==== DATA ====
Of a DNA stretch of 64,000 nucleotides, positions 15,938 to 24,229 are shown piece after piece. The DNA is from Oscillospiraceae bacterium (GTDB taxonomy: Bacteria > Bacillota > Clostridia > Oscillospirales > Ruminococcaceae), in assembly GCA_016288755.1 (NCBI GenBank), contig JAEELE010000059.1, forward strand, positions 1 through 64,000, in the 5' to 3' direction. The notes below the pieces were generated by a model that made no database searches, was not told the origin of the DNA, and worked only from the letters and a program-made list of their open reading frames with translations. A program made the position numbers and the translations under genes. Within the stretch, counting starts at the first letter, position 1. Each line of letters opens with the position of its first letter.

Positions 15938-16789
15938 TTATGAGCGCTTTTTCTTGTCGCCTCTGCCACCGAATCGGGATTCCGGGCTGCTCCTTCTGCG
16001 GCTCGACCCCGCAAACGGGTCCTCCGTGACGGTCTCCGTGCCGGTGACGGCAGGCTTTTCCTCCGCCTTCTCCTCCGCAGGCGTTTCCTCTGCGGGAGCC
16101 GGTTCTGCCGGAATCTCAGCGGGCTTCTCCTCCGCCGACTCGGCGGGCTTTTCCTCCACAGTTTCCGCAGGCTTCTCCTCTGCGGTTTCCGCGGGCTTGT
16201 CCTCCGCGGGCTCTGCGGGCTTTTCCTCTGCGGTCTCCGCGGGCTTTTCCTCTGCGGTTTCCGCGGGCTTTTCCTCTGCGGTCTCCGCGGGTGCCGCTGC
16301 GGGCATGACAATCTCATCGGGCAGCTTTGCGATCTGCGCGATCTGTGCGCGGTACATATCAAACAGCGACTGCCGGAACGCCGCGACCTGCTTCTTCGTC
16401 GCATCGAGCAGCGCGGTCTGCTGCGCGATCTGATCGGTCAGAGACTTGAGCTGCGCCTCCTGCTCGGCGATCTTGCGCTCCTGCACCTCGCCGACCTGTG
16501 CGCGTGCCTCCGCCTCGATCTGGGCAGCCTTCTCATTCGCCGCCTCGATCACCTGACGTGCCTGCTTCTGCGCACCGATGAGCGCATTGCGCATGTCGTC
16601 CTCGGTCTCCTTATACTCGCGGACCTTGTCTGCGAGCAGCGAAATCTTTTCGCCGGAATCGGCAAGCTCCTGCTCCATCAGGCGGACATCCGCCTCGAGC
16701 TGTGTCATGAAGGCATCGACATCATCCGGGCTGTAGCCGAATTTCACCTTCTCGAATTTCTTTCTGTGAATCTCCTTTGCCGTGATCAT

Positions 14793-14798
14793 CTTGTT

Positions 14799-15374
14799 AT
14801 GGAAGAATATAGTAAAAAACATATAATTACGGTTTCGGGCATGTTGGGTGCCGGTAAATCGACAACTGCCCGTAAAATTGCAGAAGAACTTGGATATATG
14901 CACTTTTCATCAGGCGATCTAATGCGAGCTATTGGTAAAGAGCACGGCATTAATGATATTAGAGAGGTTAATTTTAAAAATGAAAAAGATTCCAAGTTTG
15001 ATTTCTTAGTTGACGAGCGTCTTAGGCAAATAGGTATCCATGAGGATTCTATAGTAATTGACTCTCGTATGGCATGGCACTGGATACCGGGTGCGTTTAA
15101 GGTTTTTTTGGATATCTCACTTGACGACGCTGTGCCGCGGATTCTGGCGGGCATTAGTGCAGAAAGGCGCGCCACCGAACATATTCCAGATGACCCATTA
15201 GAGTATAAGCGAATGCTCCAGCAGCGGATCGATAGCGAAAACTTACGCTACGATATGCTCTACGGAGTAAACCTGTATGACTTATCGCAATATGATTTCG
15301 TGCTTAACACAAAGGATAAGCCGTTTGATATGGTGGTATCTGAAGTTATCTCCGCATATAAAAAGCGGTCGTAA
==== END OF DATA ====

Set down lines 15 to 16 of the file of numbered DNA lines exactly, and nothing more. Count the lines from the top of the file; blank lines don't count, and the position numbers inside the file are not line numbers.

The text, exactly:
14799 AT
14801 GGAAGAATATAGTAAAAAACATATAATTACGGTTTCGGGCATGTTGGGTGCCGGTAAATCGACAACTGCCCGTAAAATTGCAGAAGAACTTGGATATATG